In her response sent not long after Lee’s email, Lightfoot adds Tamika Puckett, who served as the city’s chief risk officer at the time, to the chain and responds, “I have a lot of questions about this one. Can we do a quick call about it?…”

Lee resigned in October from that post; she had been appointed in June 2019.

The newly released records also show that, on the night of the raid, police were looking for a man who they believed was illegally possessing a handgun. The man, who the Chicago Sun-Times is not naming because he was not charged in connection with the raid, was convicted of robbery in 2016 and could not legally have a gun, court records show.

In a statement released with the documents, a spokesperson for Lightfoot says her office “has been and remains committed to full transparency surrounding the police raid on Anjanette Young’s home and all subsequent actions and activity, as well as identifying all other victims and righting wrongs.

“The raid at Ms. Young’s home took place on February 21, 2019 — three months prior to Mayor Lightfoot taking office,” the statement reads in part. “Nonetheless, the Mayor has made clear that there must be full accountability for the actions of all involved in the incident as well as the City’s response.”

The raid on Young’s home — and CBS2’s decision to broadcast the bodycam footage — put Lightfoot’s administration on the defensive and has already lead to high-level changes at City Hall.

Nearly a dozen officers went to Young’s home in February 2019 to execute a search warrant, though they were acting on bad information.

Young could be heard on the video telling the officers — more than 40 times — that they were in the wrong home. Young, a social worker, was getting ready for bed at the time and was naked when officers came inside.

One of the videos released by CPD Wednesday shows police battering in the door to Young’s residence and barging in, yelling “Police! Search warrant!”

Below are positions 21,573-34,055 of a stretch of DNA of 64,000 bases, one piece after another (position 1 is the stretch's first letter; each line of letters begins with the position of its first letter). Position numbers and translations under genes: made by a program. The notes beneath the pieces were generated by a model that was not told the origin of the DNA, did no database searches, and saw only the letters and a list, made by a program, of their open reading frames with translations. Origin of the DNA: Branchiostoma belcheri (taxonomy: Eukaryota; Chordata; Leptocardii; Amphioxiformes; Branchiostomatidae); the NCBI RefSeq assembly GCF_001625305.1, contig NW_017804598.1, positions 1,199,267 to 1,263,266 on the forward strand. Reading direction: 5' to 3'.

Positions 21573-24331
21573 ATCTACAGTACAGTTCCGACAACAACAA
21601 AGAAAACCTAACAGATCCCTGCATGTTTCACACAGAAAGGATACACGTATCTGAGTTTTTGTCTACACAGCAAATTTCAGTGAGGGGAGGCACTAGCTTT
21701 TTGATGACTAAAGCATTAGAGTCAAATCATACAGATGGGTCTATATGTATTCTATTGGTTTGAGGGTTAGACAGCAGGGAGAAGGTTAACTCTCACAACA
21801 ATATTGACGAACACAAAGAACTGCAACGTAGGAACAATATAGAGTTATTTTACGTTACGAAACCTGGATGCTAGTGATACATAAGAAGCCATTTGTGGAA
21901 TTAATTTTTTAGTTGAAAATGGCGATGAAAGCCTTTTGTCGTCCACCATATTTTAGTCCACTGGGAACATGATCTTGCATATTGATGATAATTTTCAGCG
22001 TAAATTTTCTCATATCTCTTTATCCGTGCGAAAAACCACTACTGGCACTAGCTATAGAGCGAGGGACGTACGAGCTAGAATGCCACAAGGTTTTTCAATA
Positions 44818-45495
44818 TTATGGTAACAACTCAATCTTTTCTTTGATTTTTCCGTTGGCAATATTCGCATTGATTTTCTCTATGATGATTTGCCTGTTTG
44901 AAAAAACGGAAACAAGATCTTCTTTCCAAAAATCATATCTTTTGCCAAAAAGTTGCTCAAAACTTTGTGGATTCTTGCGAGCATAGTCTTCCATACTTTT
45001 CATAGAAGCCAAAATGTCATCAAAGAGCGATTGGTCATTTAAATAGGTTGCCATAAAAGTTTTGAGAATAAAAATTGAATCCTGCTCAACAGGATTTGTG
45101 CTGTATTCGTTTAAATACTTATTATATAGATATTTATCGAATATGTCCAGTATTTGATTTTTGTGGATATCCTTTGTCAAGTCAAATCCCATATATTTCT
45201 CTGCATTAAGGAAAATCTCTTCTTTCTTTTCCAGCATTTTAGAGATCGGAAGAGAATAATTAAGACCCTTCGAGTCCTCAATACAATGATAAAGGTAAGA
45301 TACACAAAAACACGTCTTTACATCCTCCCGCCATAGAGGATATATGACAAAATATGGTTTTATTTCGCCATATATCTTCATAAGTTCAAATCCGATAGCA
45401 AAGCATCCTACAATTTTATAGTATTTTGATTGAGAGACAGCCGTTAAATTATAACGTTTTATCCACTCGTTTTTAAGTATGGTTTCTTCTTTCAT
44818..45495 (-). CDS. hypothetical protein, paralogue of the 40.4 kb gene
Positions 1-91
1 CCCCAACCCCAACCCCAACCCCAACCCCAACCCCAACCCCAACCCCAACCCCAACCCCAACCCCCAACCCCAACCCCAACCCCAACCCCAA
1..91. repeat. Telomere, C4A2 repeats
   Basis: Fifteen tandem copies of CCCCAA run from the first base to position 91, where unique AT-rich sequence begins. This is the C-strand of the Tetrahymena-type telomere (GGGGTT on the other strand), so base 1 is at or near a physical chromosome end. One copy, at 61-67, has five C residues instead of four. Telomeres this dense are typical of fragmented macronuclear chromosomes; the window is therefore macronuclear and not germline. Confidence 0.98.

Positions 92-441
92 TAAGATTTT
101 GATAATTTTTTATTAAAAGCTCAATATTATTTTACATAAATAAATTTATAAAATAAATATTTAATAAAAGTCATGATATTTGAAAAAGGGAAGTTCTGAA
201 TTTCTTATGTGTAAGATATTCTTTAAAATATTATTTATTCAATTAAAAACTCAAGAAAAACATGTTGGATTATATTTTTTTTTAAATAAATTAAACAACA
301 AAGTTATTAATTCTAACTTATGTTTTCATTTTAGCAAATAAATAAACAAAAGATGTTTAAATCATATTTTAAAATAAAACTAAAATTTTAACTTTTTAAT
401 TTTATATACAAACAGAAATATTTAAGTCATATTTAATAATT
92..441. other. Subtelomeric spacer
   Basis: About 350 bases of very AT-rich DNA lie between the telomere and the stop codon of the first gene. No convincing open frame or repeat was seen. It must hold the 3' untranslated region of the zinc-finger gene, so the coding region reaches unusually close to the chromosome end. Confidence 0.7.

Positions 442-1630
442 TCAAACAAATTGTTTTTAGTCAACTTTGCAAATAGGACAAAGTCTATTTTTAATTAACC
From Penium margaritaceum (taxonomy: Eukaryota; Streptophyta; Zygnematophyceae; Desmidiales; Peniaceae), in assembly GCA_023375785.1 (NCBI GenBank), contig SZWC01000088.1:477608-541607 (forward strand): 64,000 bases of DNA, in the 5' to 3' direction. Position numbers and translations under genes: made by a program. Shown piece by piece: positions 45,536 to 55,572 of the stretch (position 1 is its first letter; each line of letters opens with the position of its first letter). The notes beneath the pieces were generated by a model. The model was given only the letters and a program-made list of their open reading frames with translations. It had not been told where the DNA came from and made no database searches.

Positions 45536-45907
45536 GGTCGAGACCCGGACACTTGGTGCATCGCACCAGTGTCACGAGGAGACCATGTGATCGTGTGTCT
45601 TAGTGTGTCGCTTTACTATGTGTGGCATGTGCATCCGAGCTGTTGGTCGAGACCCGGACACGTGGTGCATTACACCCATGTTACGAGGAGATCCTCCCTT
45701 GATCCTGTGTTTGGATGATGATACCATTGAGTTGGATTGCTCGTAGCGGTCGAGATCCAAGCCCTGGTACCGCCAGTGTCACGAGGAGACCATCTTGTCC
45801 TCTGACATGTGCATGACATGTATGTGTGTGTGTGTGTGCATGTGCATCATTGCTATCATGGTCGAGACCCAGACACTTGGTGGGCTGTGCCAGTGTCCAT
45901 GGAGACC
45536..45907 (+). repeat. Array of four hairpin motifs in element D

Inside, as officers rush through, searching the rooms, Young could be heard telling them, “I live alone. What is going on here? You’ve got the wrong house.”

Then one of the officers tells her to “relax,” and Young becomes more defiant.

“You’re telling me to relax? ... Please let me call somebody. ... I have to call somebody. This is not right.”

Earlier this month, attorneys in the city’s Law Department asked a federal judge to block CBS from airing the footage because it was under a protective order that kept it from the public eye. The city also, briefly, called for sanctions against Saulter, who eventually admitted to leaking the footage to CBS.

Those filings from the city were made in a since-dropped lawsuit that Young brought against the city. Young has since filed another lawsuit against the city related to the denial of her Freedom of Information Act request for the now-infamous bodycam footage.

The fallout from the raid lead to the resignation of the city’s top lawyer, former Corporation Counsel Mark Flessner. He was replaced, on an interim basis, by Celia Meza, the mayor’s counsel and senior ethics adviser.

The officers who took part in the raid all have been assigned to desk duty while the Civilian Office of Police Accountability continues to investigate. Sydney Roberts, COPA’s chief administrator, told the Chicago Police Board earlier this month the agency’s investigation should be completed next month. The Office of the Inspector General is also looking into the raid.

Meanwhile, Lightfoot asked retired federal judge Ann Claire Williams, now of counsel at the law firm Jones Day, to lead another inquiry into the search.